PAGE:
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Tag: John F. Kennedy

Thursday’s Photo Caption Contest

Jan Wilson, it’s been a long wait, but you can now claim the honor of being our last captioner of 2010 and our first declared winner of 2011. President Truman was a practical (and frugal) guy, so why wouldn’t he be able to step up and give tips on Christmas tree gadgetry?

As far as we know, though, on the occasion on which this picture was taken, the lights on the National Christmas Tree went on just as planned. This picture from from the Harry Truman Library is dated December 24, 1945—it’s interesting that the lighting took place so late in the season.

For this new contest, we turn to another President. Inspired by the 50th anniversary of JFK’s inauguration this month, we resume the Thursday photo caption contest with a picture from the John F. Kennedy Library.

So now that we all have had time to recover from the holidays, get those brain cells working and give us your best so we can give you 30% off at the National Archives eStore. Start captioning right now in the comments section.… [ Read all ]

Sargent Shriver and his Peace Corps guerrillas

I am convinced that if, in the future, our country is to meet the unparalleled opportunity to win friends and advance the cause of peace and freedom, thousands of additional Americans will have to step forward and say, “I will serve.”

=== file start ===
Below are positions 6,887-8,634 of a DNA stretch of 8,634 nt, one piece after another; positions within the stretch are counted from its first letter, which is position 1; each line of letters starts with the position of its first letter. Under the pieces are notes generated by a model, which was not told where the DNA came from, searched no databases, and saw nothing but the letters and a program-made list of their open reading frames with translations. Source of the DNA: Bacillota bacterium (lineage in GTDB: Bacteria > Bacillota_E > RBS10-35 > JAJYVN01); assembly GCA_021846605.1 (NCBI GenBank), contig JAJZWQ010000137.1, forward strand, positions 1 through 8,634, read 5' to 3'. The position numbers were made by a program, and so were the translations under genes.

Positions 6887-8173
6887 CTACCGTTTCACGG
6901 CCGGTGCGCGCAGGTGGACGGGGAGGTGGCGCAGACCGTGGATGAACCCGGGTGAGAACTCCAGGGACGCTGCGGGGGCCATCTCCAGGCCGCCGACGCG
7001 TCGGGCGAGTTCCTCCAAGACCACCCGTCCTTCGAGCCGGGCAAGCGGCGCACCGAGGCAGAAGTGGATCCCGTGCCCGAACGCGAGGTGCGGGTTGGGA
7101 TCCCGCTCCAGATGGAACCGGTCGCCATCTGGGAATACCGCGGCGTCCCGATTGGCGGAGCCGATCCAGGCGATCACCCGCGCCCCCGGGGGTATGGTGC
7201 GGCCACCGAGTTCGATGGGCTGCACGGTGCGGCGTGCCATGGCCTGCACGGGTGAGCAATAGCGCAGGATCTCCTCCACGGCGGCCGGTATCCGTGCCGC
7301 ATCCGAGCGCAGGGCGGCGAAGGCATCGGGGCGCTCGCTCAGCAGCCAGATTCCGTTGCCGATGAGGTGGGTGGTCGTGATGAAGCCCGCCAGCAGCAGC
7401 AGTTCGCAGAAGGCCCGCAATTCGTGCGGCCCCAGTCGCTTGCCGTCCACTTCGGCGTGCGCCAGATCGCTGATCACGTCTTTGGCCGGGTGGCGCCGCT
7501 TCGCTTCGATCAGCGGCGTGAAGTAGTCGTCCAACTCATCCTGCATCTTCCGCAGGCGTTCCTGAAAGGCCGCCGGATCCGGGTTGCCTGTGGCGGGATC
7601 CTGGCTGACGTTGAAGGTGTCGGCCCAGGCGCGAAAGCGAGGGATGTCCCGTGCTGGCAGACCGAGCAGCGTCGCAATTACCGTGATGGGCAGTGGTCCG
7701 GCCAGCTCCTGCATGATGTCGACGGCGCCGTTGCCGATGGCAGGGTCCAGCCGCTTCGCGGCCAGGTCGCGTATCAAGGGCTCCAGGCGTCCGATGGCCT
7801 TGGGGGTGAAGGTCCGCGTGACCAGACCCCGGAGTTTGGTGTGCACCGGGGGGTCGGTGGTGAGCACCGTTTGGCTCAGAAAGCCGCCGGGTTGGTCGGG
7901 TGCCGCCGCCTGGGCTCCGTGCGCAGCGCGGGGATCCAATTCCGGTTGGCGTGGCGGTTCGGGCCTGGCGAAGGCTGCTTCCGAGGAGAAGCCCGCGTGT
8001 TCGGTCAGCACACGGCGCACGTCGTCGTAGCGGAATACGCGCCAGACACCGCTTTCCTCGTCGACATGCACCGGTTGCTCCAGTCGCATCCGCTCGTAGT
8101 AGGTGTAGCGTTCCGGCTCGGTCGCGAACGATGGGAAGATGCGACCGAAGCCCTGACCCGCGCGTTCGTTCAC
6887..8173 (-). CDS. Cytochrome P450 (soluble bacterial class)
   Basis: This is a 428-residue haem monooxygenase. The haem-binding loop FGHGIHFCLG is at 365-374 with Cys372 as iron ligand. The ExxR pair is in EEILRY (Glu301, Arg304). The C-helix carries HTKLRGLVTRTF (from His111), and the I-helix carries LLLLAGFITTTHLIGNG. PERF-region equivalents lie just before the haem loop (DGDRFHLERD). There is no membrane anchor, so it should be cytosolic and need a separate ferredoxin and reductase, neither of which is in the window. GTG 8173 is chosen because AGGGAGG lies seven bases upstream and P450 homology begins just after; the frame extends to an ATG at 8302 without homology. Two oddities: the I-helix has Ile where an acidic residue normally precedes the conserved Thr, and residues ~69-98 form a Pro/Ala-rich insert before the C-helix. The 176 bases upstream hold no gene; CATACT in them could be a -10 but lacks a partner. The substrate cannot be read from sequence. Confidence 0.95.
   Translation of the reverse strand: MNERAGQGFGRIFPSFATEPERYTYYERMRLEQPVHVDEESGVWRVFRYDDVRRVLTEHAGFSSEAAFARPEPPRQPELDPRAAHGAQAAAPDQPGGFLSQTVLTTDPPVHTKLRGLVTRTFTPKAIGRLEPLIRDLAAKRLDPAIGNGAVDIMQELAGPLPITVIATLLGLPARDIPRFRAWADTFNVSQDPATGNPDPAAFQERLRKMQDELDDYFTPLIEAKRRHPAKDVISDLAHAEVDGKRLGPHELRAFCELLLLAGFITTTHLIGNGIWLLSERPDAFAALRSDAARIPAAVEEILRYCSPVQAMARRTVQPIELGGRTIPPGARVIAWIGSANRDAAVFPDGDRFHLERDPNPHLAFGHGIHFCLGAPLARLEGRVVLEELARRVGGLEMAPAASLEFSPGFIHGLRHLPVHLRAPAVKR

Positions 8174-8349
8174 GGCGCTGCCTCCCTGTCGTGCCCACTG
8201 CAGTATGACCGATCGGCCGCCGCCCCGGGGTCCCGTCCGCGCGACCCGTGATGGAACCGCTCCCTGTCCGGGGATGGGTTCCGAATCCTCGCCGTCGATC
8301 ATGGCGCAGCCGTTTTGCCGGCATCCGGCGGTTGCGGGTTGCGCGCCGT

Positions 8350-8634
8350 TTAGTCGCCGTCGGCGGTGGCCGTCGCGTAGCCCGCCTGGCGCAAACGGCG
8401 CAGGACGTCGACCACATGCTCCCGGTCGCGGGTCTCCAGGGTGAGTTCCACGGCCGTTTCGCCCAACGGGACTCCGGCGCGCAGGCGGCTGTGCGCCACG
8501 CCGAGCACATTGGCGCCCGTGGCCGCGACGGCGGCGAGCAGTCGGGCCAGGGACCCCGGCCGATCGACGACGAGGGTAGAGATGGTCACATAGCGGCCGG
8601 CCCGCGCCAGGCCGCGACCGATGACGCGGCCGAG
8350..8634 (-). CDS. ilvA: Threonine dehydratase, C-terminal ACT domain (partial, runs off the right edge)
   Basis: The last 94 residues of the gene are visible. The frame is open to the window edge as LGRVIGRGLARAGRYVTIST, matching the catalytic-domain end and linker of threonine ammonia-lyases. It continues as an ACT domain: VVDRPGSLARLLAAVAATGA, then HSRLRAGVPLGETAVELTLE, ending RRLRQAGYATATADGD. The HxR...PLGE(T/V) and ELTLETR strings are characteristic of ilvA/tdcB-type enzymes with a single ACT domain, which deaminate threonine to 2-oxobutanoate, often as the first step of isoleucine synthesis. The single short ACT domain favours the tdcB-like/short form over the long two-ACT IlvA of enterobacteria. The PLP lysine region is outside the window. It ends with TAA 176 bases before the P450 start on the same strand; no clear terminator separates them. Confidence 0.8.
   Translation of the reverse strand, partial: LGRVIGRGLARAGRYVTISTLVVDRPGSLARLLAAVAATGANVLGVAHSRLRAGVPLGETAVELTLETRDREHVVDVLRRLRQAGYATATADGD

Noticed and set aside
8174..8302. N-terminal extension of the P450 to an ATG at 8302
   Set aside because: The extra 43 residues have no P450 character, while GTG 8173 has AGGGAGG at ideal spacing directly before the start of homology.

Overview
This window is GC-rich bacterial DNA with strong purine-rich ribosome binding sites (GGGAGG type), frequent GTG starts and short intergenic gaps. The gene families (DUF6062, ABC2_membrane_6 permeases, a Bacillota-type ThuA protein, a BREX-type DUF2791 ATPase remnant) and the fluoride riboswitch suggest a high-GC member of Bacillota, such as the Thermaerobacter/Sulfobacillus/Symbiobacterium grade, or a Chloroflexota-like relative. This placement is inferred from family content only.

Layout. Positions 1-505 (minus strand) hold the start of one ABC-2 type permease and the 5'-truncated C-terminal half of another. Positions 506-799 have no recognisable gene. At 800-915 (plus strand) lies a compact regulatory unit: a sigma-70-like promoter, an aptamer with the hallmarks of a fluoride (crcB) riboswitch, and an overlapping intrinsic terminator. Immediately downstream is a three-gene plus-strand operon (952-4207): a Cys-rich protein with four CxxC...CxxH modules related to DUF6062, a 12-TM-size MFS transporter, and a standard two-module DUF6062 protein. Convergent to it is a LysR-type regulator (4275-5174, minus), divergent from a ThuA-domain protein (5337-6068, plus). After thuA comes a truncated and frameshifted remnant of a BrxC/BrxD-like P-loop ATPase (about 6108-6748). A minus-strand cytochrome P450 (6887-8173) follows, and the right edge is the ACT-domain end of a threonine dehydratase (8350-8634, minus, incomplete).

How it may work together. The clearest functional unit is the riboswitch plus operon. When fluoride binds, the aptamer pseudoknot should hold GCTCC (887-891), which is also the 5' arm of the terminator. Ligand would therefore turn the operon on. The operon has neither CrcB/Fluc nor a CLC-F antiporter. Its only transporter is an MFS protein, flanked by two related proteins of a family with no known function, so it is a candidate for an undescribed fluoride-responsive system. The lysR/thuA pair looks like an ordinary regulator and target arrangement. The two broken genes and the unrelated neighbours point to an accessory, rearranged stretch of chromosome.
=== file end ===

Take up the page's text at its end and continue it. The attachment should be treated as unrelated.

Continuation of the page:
—from the statement of Robert Sargent  Shriver, given in Chicago, IL, on May 17, 1961

Robert Sargent Shriver (1915–2011) lived a long and full life, fighting in World War II as a gunner on a Navy boat during the the Battle of Guadalcanal, serving as the ambassador to France in the late 1960s, and joining the extensive Kennedy clan when he married Eunice Kennedy in 1953. He also ran as the vice-presidential candidate with George McGovern against Richard Nixon and Spiro Agnew in 1972.

But in the National Archives, Sargent Shriver’s legacy is the Peace Corps. Shriver served as the first Director of the Peace Corps from 1961 to 1966. A search in the OPA database yields numerous Peace Corps documents, including the statement below, describing Shriver’s trip to eight countries to speak with heads of state and the men and women on the street about the possibility of Peace Corps volunteers coming to live and work there.

Sargent Shriver was listening carefully to the reactions of citizens in the possible host country. A headman in a village assured him that “If someone from the Peace Corps would come here, … [ Read all ]